One of the most controversial events at the 2021 World Series of Poker concluded on Monday, as DJ Alexander won Event #20: $1,000 GGPoker Flip & Go. It was Alexander’s first career bracelet after coming agonizingly close as the runner up in the 2017 Millionaire Maker. For this title, Alexander banked $180,665.

The tournament was not just sponsored by GGPoker, but was taken right from the online poker room and transferred to the live WSOP tables. In the Flip & Go, everyone is immediately and automatically put all-in before the cards are dealt on the very first hand. In an additional contrast to a normal tournament, everyone is dealt three hole cards. The hand is then played like a game of crazy pineapple, with everyone discarding one of their hole cards after the flop.

Once all discards have been made, the turn and river are dealt and the winner of the hand is determined. That winner moves on to the next round and everyone else is eliminated. If two or more people tie for the best hand, they play another pre-flop all-in hand until one player emerges victorious from the table.

All players who advance past their initial table then play a regular No-Limit Hold’em tournament with 160,000-chip starting stacks.

Poker purists (and many non-purists) haven’t been thrilled with online bracelets and low buy-in events, believing they have diluted the value of the cherished World Series of Poker gold bracelet. And now there is this. The initial issue people have with it is obvious: the beginning stage is a complete luckfest. There is almost no skill involved, aside from making the decision about which card to jettison. But the amount of skill or knowledge to pick the right card is minimal. So for $1,000, you, too, can make the money in WSOP event!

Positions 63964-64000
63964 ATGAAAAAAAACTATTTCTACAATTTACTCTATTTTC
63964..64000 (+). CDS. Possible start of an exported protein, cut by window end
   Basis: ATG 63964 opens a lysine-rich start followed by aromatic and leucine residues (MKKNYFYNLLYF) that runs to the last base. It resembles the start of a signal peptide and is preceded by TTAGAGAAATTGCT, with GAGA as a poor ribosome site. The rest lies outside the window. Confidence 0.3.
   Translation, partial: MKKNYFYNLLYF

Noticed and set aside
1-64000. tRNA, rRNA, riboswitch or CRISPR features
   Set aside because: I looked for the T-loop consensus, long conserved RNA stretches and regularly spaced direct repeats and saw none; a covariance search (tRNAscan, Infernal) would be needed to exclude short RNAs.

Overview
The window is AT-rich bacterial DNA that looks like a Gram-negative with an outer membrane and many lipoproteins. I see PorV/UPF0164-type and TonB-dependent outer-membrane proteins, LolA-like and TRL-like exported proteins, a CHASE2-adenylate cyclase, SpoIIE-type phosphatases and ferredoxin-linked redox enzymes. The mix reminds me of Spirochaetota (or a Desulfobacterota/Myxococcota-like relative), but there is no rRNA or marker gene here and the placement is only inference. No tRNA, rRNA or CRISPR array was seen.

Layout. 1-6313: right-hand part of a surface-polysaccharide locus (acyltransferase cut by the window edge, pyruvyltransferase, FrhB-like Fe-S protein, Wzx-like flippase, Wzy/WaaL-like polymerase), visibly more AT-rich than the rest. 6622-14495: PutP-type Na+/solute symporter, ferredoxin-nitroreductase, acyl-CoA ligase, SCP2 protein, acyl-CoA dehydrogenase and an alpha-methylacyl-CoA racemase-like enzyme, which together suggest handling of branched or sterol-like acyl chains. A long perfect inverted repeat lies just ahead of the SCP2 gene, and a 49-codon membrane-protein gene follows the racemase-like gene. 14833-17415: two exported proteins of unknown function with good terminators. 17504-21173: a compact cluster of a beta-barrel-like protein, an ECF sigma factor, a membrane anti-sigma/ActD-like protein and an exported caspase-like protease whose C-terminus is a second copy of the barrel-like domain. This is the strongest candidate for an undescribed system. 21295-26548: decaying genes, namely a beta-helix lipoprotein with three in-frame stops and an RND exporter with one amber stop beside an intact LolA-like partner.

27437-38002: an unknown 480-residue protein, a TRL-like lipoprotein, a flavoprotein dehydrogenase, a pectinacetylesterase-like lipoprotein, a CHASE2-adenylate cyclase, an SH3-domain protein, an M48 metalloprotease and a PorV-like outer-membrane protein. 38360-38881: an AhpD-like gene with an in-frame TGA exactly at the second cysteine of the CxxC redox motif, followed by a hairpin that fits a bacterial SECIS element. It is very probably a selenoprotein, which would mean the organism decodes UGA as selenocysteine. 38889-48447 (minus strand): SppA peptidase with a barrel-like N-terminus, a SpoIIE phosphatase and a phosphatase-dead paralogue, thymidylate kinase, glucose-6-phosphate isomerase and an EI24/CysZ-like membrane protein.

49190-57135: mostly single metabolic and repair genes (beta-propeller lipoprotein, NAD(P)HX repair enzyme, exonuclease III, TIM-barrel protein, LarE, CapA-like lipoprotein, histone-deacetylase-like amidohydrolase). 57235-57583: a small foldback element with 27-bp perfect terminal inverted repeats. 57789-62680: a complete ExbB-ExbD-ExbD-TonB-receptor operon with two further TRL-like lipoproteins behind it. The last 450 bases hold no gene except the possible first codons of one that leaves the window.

It gets worse, though. The WSOP also allowed unlimited re-entries during the first stage. Thus, deep-pocketed players could effectively buy their way into the “real poker” stage, though it should be noted that those who re-entered a lot would need to finish very high in the standings to profit.

Daniel Negreanu, for instance, fired nine bullets before making it past the initial Flip & Go table. David Williams paid a total of $19,000. Another player re-entered nearly 30 times. One could argue that this is good for the players who only enter once, as it adds to the prize pool, but again, the opening stage is pure luck and not really poker. Lots of poker players are not thrilled with it. But then again, people don’t have to play.

Over 150 players advanced to the “regular” poker portion of the tournament, including, of course, Alexander and his heads-up opponent Jason Beck. On the final hand, the two raised and re-raised until Alexander moved all-in and Beck called with a shorter stack. It was a good heads-up hand for Beck, A-4, but Alexander had him dominated with A-J. Alexander turned the Broadway straight and Beck couldn’t find a chop on the river, giving the hand, pot, and title to DJ Alexander.

Alexander complimented his opponent in his post-match interview with WSOP.com, saying he was a strong player. “It was just unfortunate for him that he had a hand to go with and I had a better one. He played well.”

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